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Ducktails, bubbles replace grandma's cap and the Duke
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I am getting close to being a half-century away from my kindergarten days, but in some crazy way, I can still remember the songs and activities.

When it was time for a story, our teacher would make us sit “Indian-style” in the story area. The politically correct police have probably just issued a warrant for my arrest, but that’s what we called it. It involved sitting with our knees bent and our legs under each other.

I can remember that we used to do a little exercise to settle us down.

“Grandmother’s glasses, Grandmother’s cap. She folds her hands and places them quietly in her lap,” we would say, making circles of our thumb and index finger to create the glasses and a two-handed circle on our heads for the cap.

First of all, the politically correct crowd will go nuts over that. It certainly qualifies as some kind of age discrimination and, of course, no woman today wants to be called “grandmother.” They all seem to prefer the younger sounding “Nana.”

In addition, I guess few grandmothers in my era actually wore caps.

We also did a little fun thing about the Noble Duke of York.

“The Noble Duke of York, he had 10,000 men. He marched them up the hill and then he marched them down again. And when you’re up, you’re up. And when you’re down, you’re down. And when you’re only halfway up, you’re neither up or down.”

This was a chair sitting activity. When you said up, you stood up, and so forth.

The Duke of York today is Queen Elizabeth II’s second son, Andrew.

To the best of my knowledge, he doesn’t have 10,000 men. He also doesn’t have a wife. That was Sarah, Duchess of York and spokesmodel for a weight loss outfit. She marched out the door in 1992. According to the British press, she may not have had 10,000 men, but she apparently had more than one. That’s enough about that.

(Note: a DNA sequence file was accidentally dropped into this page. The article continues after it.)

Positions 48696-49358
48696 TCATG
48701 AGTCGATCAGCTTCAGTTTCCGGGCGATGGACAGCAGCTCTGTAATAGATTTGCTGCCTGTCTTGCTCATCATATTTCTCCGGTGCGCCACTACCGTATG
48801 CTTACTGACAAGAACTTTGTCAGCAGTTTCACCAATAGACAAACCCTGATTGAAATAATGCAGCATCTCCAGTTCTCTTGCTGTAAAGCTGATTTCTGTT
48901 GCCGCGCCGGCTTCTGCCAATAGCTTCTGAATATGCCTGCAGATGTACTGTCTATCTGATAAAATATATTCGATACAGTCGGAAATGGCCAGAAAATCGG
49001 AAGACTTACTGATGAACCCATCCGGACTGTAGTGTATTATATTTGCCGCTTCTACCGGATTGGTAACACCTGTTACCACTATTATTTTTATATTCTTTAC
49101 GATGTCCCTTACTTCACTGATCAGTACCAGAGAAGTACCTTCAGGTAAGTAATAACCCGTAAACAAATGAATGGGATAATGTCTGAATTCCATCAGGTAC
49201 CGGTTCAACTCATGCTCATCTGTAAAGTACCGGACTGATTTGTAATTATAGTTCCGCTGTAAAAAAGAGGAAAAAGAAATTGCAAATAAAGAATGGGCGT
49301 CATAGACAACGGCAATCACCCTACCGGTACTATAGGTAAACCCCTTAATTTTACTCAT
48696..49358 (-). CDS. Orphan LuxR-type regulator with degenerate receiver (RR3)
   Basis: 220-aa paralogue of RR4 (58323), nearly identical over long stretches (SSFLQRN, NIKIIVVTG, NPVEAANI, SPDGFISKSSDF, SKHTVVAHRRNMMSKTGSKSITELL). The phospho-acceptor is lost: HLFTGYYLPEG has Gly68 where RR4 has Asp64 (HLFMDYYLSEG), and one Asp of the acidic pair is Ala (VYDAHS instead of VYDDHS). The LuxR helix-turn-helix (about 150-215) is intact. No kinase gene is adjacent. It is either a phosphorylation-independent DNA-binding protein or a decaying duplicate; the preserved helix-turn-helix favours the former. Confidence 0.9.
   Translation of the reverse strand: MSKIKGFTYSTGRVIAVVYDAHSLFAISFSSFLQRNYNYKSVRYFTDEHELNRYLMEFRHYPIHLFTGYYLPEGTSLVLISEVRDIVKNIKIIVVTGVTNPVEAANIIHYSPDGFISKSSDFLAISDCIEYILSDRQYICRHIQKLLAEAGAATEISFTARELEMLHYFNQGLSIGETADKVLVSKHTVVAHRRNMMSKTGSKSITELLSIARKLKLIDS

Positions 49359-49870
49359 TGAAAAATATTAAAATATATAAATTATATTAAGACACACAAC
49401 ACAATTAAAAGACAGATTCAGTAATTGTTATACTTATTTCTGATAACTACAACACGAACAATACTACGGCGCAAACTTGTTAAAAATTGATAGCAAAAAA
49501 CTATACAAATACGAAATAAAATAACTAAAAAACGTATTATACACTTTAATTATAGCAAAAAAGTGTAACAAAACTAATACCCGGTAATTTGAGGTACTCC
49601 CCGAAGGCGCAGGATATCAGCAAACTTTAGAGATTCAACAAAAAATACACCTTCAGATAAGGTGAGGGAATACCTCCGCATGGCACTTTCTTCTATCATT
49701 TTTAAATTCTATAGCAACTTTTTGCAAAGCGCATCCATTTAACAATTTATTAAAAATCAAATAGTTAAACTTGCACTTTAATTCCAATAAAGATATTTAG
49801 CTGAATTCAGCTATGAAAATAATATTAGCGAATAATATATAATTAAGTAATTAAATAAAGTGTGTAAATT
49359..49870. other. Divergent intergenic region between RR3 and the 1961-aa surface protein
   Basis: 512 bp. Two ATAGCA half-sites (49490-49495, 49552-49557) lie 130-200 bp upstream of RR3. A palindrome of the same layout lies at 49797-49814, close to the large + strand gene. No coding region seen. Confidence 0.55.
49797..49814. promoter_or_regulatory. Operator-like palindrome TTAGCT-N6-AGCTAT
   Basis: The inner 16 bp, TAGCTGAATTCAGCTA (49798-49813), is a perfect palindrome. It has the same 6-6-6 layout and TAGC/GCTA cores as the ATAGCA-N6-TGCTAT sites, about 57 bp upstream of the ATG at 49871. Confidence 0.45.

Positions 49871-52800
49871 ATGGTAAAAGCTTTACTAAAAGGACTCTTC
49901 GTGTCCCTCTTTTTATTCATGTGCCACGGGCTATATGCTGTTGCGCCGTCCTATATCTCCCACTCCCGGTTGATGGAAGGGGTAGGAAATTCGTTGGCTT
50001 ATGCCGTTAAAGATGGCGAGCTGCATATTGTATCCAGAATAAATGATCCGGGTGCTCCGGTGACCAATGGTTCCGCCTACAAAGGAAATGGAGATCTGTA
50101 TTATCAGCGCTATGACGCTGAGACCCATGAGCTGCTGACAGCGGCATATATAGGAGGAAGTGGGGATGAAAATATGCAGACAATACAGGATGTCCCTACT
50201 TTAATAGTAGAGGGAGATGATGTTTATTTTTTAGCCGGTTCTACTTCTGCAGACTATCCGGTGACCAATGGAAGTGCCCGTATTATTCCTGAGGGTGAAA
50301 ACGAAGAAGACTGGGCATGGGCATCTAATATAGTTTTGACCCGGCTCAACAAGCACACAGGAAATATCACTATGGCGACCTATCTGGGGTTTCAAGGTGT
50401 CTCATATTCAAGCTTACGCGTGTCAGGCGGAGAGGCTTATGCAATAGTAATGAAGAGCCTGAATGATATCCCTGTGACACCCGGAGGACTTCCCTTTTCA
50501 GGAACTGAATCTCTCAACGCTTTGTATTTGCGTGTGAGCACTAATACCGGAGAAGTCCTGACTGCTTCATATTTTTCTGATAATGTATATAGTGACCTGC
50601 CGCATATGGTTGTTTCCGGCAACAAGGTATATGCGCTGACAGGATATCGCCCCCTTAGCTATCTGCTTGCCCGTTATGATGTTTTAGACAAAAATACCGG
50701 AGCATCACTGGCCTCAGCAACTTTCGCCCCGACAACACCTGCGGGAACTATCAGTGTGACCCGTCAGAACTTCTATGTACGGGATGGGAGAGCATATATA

Additionally, don’t confuse the Duke of York with the more popular Duke of Earl, which would be Gene Chandler, who was looking for a Duchess to walk through his Dukedom.

To the best of our knowledge, Gene Chandler’s Dukedom was not the community called Dukedom that straddles the line between Graves County, Ky., and Weakley County, Tenn.

Now back to our original story.

Recently, I was at the Langston Chapel Elementary School in Statesboro. I saw a group of kindergarteners and learned something knew.

Anybody who has ever taught a group of kindergarteners knows that keeping them quiet and not touching each other, the walls or anything else is a challenge.

That’s where bubbles and ducktails come in.

Some really smart teacher somewhere came up with this unique idea. I asked some friends who have recent kindergarteners and they had never heard of them.

Let me clue you in: Bubbles involves puckering up your lips and filling your cheeks full of air to create make-believe bubbles.

On the other hand — or really both hands  ducktails require putting your hands behind your back and creating little tail feathers of a duck with your fingers.

If your cheeks are bubbles and your hands are ducktails, you are unlikely to be talking or touching anything.

For now, I think the whole idea is great.

A half century from now the politically correct will find they were offending either bubbles or ducks.

Harris Blackwood is a Gainesville resident whose columns appear on the Sunday Life page and on

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